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The Journeyman Project is the personal odyssey of Troy Paff, photographer and camera man for Dirty Jobs with Mike Rowe. He will travel the roads of America to photograph the workers of 21st century America, and with his camera conduct a visual survey of the tradesmen and skilled labor that persevere in today’s Great Recession.
In the five years since Dirty Jobs‘ premiere, its small crew has experienced an unprecedented number of vocations. With nearly 300 jobs and 50 states under their belt, Dirty Jobs has investigated – and celebrated – those occupations which, while often unsavory, keep the country running. A common thread which runs through these occupations is a particular character required to do them. It is a fundamental commitment to do a job and do it well, where glamour takes a back seat to service, and where pride in a job done well is its own reward. It is this sense of character that Troy will explore, shining a light on the individual behind the job, and expressing the personality and the motivations of the worker.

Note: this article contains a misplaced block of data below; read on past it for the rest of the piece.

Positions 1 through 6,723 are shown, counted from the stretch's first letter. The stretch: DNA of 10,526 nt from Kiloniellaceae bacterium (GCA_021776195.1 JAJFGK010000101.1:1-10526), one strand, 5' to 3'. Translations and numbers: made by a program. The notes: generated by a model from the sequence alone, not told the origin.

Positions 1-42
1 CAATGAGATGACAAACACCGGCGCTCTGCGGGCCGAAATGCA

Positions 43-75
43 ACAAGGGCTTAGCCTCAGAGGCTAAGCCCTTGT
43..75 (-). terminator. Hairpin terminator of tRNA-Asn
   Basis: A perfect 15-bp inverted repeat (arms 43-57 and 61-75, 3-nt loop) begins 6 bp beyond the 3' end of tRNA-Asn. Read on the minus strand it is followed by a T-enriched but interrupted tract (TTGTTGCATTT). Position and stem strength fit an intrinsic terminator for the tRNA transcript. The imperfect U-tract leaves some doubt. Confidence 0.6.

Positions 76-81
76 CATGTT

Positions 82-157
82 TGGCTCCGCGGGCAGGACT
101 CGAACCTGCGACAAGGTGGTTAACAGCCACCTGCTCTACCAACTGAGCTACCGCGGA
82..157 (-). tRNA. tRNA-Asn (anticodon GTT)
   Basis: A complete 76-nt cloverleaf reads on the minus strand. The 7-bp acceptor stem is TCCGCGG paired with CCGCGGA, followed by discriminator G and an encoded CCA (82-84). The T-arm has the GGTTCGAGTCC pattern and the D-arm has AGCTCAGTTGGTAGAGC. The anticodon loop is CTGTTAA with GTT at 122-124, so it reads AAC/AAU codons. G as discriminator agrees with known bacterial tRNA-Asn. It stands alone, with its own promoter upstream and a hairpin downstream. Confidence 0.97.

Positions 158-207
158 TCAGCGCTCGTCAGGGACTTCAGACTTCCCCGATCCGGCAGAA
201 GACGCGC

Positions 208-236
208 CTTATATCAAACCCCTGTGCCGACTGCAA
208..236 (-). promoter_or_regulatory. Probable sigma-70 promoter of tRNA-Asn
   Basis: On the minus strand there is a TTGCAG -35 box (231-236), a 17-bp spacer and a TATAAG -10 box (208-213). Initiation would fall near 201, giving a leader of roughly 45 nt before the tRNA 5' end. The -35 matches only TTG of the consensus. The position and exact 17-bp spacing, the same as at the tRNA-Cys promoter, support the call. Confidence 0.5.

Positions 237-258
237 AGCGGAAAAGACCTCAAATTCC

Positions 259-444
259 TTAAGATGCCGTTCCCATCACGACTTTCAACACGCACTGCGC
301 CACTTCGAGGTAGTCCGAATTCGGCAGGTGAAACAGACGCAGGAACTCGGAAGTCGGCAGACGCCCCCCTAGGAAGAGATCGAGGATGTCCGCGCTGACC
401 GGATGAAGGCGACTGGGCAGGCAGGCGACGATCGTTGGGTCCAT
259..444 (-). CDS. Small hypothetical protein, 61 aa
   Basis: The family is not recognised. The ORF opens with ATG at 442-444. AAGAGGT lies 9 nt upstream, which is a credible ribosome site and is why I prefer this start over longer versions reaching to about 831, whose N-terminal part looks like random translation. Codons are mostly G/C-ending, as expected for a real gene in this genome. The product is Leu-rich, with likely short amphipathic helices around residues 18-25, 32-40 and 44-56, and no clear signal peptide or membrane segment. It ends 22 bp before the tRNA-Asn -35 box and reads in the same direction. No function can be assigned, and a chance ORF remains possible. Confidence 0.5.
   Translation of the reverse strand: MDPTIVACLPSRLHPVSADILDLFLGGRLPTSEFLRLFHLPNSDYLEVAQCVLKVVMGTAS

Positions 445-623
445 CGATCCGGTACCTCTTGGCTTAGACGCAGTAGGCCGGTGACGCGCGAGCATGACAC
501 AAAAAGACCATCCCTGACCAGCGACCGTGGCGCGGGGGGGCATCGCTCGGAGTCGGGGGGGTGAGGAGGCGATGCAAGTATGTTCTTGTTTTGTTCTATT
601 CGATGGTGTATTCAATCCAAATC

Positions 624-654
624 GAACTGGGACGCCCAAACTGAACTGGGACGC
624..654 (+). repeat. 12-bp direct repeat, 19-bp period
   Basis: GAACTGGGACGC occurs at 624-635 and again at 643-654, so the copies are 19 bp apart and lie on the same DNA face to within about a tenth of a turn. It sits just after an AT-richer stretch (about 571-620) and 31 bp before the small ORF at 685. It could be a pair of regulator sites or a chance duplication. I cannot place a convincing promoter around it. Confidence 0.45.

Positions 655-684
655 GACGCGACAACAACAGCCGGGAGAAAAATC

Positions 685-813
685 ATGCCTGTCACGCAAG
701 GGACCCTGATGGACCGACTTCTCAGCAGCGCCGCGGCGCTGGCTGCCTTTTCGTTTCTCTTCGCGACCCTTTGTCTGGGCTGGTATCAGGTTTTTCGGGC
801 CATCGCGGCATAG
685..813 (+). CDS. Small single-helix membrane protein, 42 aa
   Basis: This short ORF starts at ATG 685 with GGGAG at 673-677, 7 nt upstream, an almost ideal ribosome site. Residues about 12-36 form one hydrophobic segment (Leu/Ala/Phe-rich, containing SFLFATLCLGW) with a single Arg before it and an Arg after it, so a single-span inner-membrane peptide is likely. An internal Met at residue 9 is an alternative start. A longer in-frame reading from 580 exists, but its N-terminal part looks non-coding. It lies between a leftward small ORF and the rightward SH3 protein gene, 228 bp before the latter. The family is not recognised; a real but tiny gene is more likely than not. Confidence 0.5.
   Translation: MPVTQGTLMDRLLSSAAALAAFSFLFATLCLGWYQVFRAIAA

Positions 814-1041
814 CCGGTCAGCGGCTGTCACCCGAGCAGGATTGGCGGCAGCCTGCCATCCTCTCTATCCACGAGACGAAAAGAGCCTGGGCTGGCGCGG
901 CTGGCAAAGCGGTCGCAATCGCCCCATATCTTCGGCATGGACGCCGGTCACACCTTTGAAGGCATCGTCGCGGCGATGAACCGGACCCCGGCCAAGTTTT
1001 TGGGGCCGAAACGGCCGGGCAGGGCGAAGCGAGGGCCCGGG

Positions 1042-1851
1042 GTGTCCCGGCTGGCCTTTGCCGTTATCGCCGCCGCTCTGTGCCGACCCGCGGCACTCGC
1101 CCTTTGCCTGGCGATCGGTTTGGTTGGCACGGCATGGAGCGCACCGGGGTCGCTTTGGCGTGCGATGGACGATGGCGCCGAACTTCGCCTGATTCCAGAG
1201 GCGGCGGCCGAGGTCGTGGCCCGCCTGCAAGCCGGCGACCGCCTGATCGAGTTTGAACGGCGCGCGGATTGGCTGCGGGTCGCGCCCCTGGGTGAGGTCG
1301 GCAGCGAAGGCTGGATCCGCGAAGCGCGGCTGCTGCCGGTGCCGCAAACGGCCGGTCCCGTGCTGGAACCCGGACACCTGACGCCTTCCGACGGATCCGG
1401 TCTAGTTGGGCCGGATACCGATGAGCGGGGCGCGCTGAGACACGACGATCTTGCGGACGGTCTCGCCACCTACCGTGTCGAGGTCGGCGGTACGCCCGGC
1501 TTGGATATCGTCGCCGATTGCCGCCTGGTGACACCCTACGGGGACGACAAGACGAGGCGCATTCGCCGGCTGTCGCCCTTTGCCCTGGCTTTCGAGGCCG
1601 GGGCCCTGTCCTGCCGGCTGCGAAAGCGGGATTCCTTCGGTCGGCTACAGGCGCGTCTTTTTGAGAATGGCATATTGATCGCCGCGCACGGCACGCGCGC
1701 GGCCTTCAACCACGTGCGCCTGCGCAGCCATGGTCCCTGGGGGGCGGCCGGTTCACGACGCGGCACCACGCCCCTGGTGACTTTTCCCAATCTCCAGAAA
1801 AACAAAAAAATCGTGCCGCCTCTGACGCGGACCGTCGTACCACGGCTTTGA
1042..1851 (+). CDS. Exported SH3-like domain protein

The route Troy takes will be an evolving one directed by the subjects of the project. Some of the subjects Troy knows, or has wanted to meet. While many of the Dirty Jobs alumni will be revisited, referrals from this ‘family’ will further lead him to individuals who exemplify that same through-line of character: the tradesmen and skilled labor who are driven to succeed in spite of the challenges of their vocations and the hardships of the economy, if not because of them.
The Journeyman Project shall be a celebration of the individual, and over time and the course of a growing compendium of subjects, it will express the collective character of the skilled worker in contemporary America. In an environment where ‘The American Dream’ has been outmoded, themes to explore include the trending decline of the trades and the growing demand for skilled workers, the loss of manufacturing and the effect of trade agreements with Asia and Central America, the decline of infrastructure, high unemployment rates, the housing and mortgage crisis, continued war and national security, ecological catastrophes, and just what ‘recovery’ means in the 21st century.